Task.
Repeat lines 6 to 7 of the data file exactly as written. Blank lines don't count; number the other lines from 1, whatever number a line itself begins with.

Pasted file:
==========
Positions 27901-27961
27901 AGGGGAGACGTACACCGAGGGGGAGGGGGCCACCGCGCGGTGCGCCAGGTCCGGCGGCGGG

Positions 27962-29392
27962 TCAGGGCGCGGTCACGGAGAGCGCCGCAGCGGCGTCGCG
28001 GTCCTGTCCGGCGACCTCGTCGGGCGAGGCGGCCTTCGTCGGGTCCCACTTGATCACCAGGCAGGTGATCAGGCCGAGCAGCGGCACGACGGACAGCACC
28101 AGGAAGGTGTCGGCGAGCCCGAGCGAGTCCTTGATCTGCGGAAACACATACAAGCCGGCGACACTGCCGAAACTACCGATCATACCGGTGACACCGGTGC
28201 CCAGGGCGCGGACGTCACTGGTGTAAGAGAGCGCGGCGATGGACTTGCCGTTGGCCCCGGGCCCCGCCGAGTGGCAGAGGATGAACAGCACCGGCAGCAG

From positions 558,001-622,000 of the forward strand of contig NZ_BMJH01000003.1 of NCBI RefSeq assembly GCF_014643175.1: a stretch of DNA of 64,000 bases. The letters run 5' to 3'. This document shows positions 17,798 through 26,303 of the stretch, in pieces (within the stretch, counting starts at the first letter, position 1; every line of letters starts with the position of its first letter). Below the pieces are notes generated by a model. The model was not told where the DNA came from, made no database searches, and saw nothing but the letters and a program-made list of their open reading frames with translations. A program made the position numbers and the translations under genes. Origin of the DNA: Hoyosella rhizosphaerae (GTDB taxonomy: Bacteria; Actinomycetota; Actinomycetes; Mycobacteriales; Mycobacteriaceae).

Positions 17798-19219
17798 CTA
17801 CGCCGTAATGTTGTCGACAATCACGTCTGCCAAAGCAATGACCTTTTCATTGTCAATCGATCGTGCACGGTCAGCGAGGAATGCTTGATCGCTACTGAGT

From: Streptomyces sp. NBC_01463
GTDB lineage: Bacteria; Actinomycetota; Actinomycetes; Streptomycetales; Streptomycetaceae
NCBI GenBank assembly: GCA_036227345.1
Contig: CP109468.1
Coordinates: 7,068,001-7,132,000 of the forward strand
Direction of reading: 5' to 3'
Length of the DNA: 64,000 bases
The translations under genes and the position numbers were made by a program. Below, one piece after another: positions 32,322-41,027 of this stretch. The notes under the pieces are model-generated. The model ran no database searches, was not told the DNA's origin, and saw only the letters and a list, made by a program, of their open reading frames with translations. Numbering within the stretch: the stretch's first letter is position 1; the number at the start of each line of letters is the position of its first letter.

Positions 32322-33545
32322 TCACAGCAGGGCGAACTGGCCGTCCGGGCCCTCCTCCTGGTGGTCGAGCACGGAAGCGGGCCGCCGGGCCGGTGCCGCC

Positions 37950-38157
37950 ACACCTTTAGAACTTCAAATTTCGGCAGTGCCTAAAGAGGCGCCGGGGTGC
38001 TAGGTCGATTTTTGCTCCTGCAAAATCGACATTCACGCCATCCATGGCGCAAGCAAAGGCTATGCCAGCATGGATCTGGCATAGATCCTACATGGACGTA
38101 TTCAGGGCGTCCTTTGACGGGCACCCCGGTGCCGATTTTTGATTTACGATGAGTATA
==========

28101 AGGAAGGTGTCGGCGAGCCCGAGCGAGTCCTTGATCTGCGGAAACACATACAAGCCGGCGACACTGCCGAAACTACCGATCATACCGGTGACACCGGTGC
28201 CCAGGGCGCGGACGTCACTGGTGTAAGAGAGCGCGGCGATGGACTTGCCGTTGGCCCCGGGCCCCGCCGAGTGGCAGAGGATGAACAGCACCGGCAGCAG